It should be noted that the resulting spectrum is not stiched together nor is it averaged across detectors. Also, no defringing is applied.
- Icons and Postcards
Postcard and icon are spectra. In the case of a raster map only the spectrum of the central point is presented.
- Survey Products
The survey product is the equivalent of AAR. No survey product is derived for polarization observations.
- Icons and Postcards
Depending on the observing mode, postcards and icons are:
- Survey Products
The following processing steps are applied to the standard AAR file:
  1. remove all data points with bad or unreliable status
  2. flatfield the data such that all detectors are scaled to the same level
  3. clip outliers using sigma clipping
  4. rebin the data to a grid with the nominal resolution
- Icons and Postcards
Postcard and icon are spectra which are presented in a mosaic form when the observation contains more than one wavelength range.

Highly Processed Data Products (HPDP)

The Off-Line Processing Pipeline copes well with a number of instrumental artifacts in an automatic fashion. The final products can however be improved by processing them further, in particular by means of the Interactive Analysis software packages, as documented in the ISO Handbook.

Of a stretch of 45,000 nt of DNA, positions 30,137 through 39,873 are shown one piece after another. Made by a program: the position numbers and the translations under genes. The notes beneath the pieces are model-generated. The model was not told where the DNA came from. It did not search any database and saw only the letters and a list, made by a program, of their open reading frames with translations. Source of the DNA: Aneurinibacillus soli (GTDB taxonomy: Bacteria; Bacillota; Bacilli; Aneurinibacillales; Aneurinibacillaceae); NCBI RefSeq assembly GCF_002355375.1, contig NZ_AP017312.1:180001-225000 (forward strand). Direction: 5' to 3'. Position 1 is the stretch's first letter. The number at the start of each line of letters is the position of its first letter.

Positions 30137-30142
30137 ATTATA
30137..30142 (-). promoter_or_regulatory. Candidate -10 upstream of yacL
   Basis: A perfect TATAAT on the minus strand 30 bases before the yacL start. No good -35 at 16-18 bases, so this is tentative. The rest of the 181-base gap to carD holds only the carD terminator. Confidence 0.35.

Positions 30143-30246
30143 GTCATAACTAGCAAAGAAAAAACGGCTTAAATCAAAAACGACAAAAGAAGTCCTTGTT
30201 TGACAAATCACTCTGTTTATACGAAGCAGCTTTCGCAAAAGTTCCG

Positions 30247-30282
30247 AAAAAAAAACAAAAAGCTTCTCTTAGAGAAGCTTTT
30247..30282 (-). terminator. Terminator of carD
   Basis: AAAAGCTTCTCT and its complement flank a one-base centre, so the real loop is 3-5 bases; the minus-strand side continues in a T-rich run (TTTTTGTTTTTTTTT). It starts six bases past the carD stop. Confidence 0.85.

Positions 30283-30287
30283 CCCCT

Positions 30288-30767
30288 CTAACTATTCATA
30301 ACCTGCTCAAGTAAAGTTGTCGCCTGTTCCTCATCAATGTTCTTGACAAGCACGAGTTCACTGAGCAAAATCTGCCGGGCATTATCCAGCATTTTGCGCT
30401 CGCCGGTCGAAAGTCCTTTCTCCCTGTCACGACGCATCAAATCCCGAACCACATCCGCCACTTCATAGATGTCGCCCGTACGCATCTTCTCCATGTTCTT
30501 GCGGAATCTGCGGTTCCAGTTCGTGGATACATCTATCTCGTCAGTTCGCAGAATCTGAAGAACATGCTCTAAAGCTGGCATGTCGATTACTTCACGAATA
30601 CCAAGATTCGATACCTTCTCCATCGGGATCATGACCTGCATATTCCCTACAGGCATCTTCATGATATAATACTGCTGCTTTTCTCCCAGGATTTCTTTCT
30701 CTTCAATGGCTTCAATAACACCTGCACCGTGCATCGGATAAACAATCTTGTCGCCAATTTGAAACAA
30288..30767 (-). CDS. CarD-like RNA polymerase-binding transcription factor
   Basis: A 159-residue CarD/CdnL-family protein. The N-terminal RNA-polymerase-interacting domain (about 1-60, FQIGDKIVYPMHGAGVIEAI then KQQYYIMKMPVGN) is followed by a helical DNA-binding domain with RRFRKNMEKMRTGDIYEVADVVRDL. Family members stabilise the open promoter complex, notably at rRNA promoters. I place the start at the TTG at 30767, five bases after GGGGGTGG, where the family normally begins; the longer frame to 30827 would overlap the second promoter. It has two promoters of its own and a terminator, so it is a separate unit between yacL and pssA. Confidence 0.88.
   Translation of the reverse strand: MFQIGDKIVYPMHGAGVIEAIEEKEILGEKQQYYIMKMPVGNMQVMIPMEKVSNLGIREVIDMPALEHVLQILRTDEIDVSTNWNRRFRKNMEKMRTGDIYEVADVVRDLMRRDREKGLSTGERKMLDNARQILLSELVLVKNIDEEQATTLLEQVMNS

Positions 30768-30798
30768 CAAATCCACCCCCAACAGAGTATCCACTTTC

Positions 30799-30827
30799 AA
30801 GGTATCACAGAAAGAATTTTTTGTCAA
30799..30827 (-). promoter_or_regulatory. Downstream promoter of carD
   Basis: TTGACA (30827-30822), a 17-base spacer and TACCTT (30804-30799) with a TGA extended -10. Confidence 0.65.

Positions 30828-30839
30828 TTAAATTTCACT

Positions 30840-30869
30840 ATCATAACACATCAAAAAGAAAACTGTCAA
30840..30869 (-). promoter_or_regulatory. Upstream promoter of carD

Many ISO papers are based on a systematic reduction of archive data, producing 'Highly Processed Data Products' (HPDP). These products include DATA (images, spectra etc.), which have been processed beyond the pipeline and/or using new, refined algorithms and therefore have been improved to any degree compared to the OLP 10 products, as well as any resulting CATALOGUES and ATLASES.

To query and download these data, access the ISO Data Archive and look at the specific help sections, at the top-right help menu or directly clicking on the "Highly Processed Data Products" panel.

Projects have been undertaken by the ISO Data Centre, in collaboration with the national instrument data centres, for systematic data reduction of specific instrument modes, that produce homogeneous sets of HPDP.

Browse Products from the HPDPs: Icons, Postcards and Survey Products

Browse Products have also been generated from the HPDPs which are default dataset.

ISO VO Compatible Products

The Survey Products are in most cases the ISO VO compatible products. They are generated from the standard pipeline AAR file or from the Highly Processed Data Products.

Only in the case of CAM, specific VO compatible products have been generated which are different from the standard Survey Products. The CAM products that are accessible from VO have been also produced based on the pipeline products. They will evolve in time according to the compliance with the image access protocol. More information is given in the CAM VO document.

VO products can be displayed from the ISO Data Archive using direct access to VO Tools as VOSpec (for spectra) and Aladin (for images).